to figure it out as they go or stumble<br />

then struggle to get back up. Knowledge<br />

really is power. Children should be<br />

taught to set financial goals, budget,<br />

save, pay bills on time, and even invest.<br />

Rather than buying our children a video<br />

game what about teaching our children<br />

to invest in the company that makes the<br />

video games? Empowering our children<br />

with financial knowledge will lead them<br />

well into adulthood.<br />

24<br />

<strong>April</strong> <strong>2018</strong> WWW.THEVOICEOFSOUTHWESTLA.COM Volume 5 • Number 9

Accounting • Assurance • Auditing<br />

Tax • Business Accounting<br />

Providing clients with a wide range<br />

<strong>of</strong> accounting, tax and financial<br />

management services tailored to meet<br />

today’s challenging times.<br />

Jonald J. Walker III, CPA, CGMA<br />

Kelly Love, CPA<br />

Christine Pundt, CPA<br />

2740 Rue de Jardin, Ste. 100 | Lake Charles, LA 70605<br />

337.478.7902<br />

5100 Westheimer Road, Ste. 231 | Houston, Texas 77056<br />

713.588.4460<br />

www.jwalkerco.com<br />

Volume 5 • Number 9 WWW.THEVOICEOFSOUTHWESTLA.COM <strong>April</strong> <strong>2018</strong> 25

Q&A<br />

By: Regina James, Brenda Hill<br />

Q&A with Patrick<br />

Steward, M.Ed<br />

Alcohol Abuse Prevention Awareness<br />

In light <strong>of</strong> Alcohol Abuse Prevention Awareness, Patrick Steward,<br />

M.Ed., Owner/Operator <strong>of</strong> New Beginnings Outreach Community<br />

Center defines Alcoholism and Alcohol Abuse. He agrees<br />

with scripture in that the first step in all <strong>of</strong> your getting is an<br />

understanding.<br />

Certified Master Addictions Counselor III<br />

Certified Anger & Depression<br />

Management Specialist<br />

Certified Behavior Management<br />

Specialist<br />

He likes to read, travel and go to the<br />

beach and look at the sunset.<br />

QWhat is the difference between<br />

Alcoholism and Alcohol abuse?<br />

ASomeone who is dependent on<br />

alcohol needs it through the day.<br />

<strong>The</strong>y develop a high tolerance needing<br />

more alcohol to feel any effect. Alcoholics<br />

suffer from withdrawal and will drink to<br />

avoid symptoms <strong>of</strong> withdrawals which<br />

includes, anxiety, tremors, sweating, and<br />

depression. Alcohol abusers are not<br />

yet dependent, but may experience a<br />

little bit <strong>of</strong> tolerance or a small degree <strong>of</strong><br />

withdrawal. Nothing as severe as what a<br />

true alcoholic goes through.<br />

QWhat race, gender, etc., seem to<br />

suffer the more from Alcoholism/<br />

Alcohol abuse?<br />

AAlcoholism has devastating<br />

effects on a person’s health and<br />

personal life no matter what sex they are.<br />

Alcoholism is more prevalent among men<br />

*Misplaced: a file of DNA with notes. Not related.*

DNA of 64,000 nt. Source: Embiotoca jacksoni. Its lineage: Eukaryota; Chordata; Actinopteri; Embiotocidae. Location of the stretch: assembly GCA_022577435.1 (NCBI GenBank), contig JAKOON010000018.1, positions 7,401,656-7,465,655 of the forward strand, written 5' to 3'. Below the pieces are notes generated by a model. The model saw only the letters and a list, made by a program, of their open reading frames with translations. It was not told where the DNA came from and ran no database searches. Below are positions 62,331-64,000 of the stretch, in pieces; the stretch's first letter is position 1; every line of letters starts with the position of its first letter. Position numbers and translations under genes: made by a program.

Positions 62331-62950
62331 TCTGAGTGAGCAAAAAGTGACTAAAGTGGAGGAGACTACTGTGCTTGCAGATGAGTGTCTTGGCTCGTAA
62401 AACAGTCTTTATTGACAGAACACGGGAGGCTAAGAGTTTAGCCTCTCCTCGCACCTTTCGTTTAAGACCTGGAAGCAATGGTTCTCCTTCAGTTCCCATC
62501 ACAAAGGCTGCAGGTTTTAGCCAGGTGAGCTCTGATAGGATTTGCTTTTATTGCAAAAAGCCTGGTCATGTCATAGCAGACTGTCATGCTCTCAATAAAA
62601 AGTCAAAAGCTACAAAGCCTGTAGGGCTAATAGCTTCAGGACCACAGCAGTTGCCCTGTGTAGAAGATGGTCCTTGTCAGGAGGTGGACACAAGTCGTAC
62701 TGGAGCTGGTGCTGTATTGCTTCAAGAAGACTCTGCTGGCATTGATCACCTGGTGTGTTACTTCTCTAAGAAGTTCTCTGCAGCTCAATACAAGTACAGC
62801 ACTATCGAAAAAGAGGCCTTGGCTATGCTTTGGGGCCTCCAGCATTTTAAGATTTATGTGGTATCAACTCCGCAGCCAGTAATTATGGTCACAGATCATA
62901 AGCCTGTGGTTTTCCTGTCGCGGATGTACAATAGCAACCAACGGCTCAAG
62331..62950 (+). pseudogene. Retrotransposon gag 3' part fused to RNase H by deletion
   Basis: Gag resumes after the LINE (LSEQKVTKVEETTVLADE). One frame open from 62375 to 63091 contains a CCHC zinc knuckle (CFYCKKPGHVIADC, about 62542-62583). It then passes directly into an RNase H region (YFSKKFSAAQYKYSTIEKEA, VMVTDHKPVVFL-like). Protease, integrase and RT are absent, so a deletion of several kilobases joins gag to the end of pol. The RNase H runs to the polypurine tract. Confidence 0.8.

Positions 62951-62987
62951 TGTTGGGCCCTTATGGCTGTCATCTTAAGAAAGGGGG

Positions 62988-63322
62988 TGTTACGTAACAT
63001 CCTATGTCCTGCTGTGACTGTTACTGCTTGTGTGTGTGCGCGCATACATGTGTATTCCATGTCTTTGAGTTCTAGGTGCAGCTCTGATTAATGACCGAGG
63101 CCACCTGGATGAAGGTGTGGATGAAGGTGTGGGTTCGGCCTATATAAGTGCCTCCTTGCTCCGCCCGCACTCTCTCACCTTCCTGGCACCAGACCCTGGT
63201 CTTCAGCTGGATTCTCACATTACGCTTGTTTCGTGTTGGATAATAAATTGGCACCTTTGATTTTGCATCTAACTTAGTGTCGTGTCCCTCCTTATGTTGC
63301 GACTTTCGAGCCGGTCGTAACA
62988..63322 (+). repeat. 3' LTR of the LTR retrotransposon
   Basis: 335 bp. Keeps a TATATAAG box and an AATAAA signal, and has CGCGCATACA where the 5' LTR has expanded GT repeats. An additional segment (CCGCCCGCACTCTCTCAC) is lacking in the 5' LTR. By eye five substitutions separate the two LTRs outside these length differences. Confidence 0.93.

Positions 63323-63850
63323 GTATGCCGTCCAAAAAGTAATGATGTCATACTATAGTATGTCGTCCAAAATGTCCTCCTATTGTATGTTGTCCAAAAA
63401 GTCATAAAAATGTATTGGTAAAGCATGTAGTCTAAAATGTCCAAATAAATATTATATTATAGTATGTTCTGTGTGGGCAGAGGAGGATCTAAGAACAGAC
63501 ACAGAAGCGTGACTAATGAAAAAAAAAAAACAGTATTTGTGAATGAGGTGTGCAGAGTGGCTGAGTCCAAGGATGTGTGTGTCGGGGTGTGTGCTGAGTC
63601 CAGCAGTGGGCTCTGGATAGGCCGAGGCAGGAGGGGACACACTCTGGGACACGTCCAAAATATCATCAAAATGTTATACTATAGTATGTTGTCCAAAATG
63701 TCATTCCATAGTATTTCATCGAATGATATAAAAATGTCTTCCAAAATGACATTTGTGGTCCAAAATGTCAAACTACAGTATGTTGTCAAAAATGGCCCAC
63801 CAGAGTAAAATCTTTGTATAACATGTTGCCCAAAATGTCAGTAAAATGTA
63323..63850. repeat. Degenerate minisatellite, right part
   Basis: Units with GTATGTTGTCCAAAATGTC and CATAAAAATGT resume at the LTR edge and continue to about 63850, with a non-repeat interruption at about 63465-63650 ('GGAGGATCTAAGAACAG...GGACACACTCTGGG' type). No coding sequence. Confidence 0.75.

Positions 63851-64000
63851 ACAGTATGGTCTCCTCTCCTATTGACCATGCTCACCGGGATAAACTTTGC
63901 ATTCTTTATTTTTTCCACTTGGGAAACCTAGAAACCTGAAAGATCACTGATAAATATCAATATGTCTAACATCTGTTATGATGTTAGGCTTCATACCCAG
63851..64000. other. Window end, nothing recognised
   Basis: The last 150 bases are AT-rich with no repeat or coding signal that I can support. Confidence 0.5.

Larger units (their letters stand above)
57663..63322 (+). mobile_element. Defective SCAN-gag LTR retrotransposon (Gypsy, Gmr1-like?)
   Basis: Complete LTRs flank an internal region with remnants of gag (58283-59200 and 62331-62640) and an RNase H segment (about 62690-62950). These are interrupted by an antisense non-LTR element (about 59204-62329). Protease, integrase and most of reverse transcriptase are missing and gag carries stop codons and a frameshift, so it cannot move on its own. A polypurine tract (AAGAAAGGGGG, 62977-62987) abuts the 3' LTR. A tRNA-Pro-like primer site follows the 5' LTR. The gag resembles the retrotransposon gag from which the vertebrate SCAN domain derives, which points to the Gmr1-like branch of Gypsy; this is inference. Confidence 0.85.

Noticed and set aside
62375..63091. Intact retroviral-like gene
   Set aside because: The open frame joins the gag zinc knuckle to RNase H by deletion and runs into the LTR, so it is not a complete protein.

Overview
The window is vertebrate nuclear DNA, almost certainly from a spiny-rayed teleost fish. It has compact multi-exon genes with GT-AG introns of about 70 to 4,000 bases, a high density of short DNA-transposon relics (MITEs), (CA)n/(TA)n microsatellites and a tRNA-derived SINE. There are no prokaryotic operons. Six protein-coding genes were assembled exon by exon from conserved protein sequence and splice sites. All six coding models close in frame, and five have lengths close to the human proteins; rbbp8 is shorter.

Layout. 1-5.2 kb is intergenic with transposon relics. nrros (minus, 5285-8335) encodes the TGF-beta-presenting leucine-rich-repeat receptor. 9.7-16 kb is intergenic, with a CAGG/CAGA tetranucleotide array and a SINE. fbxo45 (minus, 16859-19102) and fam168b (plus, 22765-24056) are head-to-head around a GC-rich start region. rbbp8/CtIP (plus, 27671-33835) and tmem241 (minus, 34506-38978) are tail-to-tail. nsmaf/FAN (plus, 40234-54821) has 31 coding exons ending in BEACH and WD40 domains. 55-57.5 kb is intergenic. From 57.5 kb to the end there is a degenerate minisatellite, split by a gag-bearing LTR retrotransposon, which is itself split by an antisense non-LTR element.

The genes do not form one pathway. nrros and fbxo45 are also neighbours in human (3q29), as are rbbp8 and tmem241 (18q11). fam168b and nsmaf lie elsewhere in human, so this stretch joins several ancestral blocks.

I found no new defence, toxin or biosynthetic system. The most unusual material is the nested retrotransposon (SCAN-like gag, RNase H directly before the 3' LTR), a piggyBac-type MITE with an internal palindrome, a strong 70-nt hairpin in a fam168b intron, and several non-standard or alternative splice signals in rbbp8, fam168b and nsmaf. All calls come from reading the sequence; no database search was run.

than women. Recent studies have shown<br />

that White and Native Americans have<br />

a greater risk <strong>of</strong> alcohol use disorders<br />

relative to other ethnic groups. However,<br />

once alcohol dependence occurs Blacks<br />

and Hispanics experience higher rates<br />

than whites <strong>of</strong> recurrent or presistent<br />

dependence.<br />

QWhat factors lead up to Alcoholism?<br />

A<br />

Genetic,<br />

Environmental, and<br />

Social factors can be precusors to<br />

alcoholism. Alcoholism is considered a<br />

disease, compulsive need, and addictive<br />

illness.<br />

Heredity Genetic factors may account for<br />

one half <strong>of</strong> the total risk <strong>of</strong> developing<br />

alcoholism. Research indicates that more<br />

than one gene is responsible for an<br />

increase <strong>of</strong> developing alcoholism, yet<br />

abnormalities in certain brain regions are<br />

implicated in alcohol dependence.<br />

QDoes city festivals and parties<br />

influence rates <strong>of</strong> alcoholism?<br />

A<br />

Louisana<br />

is among the top states that<br />

have a higher than average binge<br />

drinking rate. Mardi Gras draws 1.4 million<br />

people into New Orleans alone. New Orlens<br />

has a binge drinking rate which is higher<br />

than the national average. <strong>Louisiana</strong> also<br />

has many festivals and like activities across<br />

the state and binge drinking is higher in<br />

<strong>Louisiana</strong> than the national average.<br />

QWhat types <strong>of</strong> conditions and/<br />

or illnesses seem to contribute to<br />

alcohol abuse?<br />

AGenetics, emotional pain and<br />

mental health can contribute to<br />

alcohol abuse.<br />

QWhat are some long term health<br />

effects associated with Alcoholism/<br />

Alcohol abuse?<br />

ASome health effects associated with<br />

alcohol intake in large amounts<br />

include an increased risk <strong>of</strong> malnutrition,<br />

chronic pancreatitis, alcoholic liver<br />

disease and cancer.<br />

Programs supporting loved ones affected<br />

by Alcoholism/Alcohol abuse are New<br />

Beginnings Outreach Community Center<br />

(337) 794-5351, Successful Self Inc, (337)<br />

377-5731, Alcoholics Anonymous (337)<br />

502-9833.<br />

26<br />

<strong>April</strong> <strong>2018</strong> WWW.THEVOICEOFSOUTHWESTLA.COM Volume 5 • Number 9